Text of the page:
23.5 Bond Portfolios: A Case Study • Table 23.16 shows an example of the effect of attempting to protect a portfolio by matching the investment horizon and the duration of a bond portfolio. Table 23.16Comparison of the Maturity Strategy and Duration Strategy for a 5 Year Bond
23.5 Bond Portfolios: A Case Study The fact that a premium would be paid for this five-year bond at the end of four years is an important factor in the effectiveness of the duration concept. A direct relationship between the duration of a bond and the price volatility for the bond assuming given changes in the market rates of interest can be shown as: Where BPC = the percent of change in price for the bond; D* = the adjusted duration of the bond in years, equal to D/(1+r); and r = the change in the market yield in basis points divided by 100. Under the duration 4.13 years and interest-rate change from 8% to 10.5%, we can obtain D*=4.13/(1+0.105)=3.738. It implies that the price of the bond should decline by about 3.7% for every 100-basis-point increase in market rates.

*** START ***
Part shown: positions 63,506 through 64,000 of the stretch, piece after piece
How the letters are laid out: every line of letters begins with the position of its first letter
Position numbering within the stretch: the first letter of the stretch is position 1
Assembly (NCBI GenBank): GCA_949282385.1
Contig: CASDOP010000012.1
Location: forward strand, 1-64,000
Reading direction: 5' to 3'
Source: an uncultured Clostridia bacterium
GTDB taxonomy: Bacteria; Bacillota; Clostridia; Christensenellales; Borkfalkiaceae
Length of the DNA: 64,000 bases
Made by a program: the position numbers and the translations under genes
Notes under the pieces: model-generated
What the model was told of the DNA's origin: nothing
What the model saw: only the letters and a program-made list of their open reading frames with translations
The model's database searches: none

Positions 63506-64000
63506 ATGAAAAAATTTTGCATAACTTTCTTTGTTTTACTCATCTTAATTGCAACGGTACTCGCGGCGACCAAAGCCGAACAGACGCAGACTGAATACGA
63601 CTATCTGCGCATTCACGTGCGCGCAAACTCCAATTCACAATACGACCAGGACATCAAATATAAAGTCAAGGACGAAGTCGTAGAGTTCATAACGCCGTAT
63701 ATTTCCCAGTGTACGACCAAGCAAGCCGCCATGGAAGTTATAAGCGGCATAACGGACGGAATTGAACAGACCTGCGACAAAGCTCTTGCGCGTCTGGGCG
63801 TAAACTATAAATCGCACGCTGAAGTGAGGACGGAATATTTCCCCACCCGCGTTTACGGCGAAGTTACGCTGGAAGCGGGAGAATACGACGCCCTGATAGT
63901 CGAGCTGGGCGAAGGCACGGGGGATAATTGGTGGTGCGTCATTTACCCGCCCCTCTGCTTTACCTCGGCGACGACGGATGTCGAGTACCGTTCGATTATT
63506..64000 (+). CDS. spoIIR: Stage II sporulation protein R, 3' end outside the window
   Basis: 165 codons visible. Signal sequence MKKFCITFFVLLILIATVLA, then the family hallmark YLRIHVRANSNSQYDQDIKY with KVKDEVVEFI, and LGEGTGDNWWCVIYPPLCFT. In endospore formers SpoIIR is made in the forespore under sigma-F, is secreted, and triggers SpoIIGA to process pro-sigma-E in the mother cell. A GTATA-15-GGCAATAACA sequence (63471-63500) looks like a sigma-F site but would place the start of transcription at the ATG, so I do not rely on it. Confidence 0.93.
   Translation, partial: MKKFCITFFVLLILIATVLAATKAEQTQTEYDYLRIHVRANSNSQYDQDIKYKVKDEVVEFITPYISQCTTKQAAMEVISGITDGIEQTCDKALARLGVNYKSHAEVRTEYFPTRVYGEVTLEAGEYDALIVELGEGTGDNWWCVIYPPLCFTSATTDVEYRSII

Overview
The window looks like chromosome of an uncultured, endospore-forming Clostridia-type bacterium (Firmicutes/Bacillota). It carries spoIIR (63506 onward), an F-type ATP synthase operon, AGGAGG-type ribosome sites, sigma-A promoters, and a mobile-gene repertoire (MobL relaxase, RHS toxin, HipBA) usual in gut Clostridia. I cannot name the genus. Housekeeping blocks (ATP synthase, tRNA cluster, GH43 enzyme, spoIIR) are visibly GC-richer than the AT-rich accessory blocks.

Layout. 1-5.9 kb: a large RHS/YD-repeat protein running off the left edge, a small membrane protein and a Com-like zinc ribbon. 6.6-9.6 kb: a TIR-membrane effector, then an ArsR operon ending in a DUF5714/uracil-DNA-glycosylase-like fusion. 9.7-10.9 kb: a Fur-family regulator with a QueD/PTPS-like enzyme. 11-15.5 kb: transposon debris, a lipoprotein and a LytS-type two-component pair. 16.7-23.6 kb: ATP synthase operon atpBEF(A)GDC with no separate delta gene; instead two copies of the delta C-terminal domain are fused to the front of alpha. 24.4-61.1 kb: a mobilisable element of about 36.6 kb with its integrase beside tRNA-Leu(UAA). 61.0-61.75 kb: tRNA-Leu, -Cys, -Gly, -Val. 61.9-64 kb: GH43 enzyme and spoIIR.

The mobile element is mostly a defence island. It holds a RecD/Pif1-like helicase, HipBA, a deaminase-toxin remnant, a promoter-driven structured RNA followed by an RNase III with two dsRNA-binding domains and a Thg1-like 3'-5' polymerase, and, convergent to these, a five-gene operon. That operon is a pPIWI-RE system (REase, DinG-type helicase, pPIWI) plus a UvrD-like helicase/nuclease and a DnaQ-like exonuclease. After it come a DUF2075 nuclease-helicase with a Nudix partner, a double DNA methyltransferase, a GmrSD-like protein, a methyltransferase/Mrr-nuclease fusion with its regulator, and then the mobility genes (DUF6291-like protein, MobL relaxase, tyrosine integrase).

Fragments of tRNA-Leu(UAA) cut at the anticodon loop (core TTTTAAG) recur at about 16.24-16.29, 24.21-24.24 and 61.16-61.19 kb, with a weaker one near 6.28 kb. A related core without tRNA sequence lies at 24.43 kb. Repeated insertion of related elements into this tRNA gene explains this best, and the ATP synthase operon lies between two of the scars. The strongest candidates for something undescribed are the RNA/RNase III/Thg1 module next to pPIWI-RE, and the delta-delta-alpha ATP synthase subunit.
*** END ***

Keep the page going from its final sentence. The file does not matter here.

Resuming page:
23.6 SUMMARY The management of a fixed-income portfolio involves techniques and strategies that are unique to the specific area of bonds. This chapter has discussed riding the yield curve, swaps, and duration as three techniques that are familiar to all managers of fixed-income portfolios. A comparison of these techniques was presented in the previous section in the context of a case situation. Overall, this chapter has related bond-valuation theory to bond-portfolio theory and has developed bond-portfolio management strategies.